‘This is a very different situation to the Delta emergence and the high case numbers we saw in India. We are very highly vaccinated.
‘There is no basis for change.’
What do we know about the Omicron variant?
Scientists have said they are concerned about the B.1.1.529 variant, named by the World Health Organisation as Omicron, as it has around 30 different mutations – double the amount present in the Delta variant.
The mutations contain features seen in all of the other variants but also traits that have not been seen before.
UK scientists first became aware of the new strain on November 23 after samples were uploaded on to a coronavirus variant tracking website from South Africa, Hong Kong and then Botswana.
On Friday, it was confirmed that cases had been identified in Israel and Belgium but currently there are no known cases in the UK.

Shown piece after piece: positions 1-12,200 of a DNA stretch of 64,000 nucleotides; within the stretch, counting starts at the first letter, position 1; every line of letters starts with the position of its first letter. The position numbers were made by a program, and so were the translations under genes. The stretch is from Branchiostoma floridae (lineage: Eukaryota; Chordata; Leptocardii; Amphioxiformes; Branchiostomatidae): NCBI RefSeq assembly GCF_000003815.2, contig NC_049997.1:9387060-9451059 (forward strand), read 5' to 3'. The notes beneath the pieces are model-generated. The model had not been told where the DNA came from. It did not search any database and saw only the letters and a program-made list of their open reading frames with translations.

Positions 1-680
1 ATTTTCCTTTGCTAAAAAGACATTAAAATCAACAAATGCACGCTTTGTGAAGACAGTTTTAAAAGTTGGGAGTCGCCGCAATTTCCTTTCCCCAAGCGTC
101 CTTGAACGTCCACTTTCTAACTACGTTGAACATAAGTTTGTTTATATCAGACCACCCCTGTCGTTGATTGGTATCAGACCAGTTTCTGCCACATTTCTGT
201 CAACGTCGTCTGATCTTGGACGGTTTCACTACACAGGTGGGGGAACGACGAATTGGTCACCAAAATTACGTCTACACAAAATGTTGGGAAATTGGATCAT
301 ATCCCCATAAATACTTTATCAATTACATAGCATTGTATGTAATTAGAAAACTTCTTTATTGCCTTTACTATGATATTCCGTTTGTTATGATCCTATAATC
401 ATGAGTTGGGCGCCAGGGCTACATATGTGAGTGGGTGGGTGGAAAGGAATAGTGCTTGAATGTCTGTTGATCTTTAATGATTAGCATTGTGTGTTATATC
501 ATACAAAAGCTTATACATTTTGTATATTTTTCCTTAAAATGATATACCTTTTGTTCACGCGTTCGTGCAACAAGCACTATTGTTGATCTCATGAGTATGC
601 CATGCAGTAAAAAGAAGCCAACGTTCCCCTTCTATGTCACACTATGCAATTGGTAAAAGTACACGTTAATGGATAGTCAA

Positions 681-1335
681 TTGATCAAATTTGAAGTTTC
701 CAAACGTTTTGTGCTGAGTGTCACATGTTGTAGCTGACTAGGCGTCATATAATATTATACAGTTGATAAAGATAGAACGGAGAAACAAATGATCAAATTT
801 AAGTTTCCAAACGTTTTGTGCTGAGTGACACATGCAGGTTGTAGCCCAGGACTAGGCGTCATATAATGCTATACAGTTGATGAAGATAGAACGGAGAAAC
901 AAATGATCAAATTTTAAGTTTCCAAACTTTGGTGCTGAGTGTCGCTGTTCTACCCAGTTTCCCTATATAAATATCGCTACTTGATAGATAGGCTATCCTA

Professor Adam Finn, a member of the Joint Committee on Vaccination and Immunisation (JCVI), told Good Morning Britain on Friday that sequencing is being carried out around the UK to determine if any cases have already been imported.
Work is also under way to see whether the new variant may be causing new infection in people who have already had coronavirus or a vaccine, or whether waning immunity may be playing a role.
Professor James Naismith, director of the Rosalind Franklin Institute in Oxford, has said the new variant will ‘almost certainly’ make vaccines less effective, though they would still offer protection.
Pfizer/BioNTech, which has produced a vaccine against Covid-19, is already studying the new variant’s ability to evade vaccines.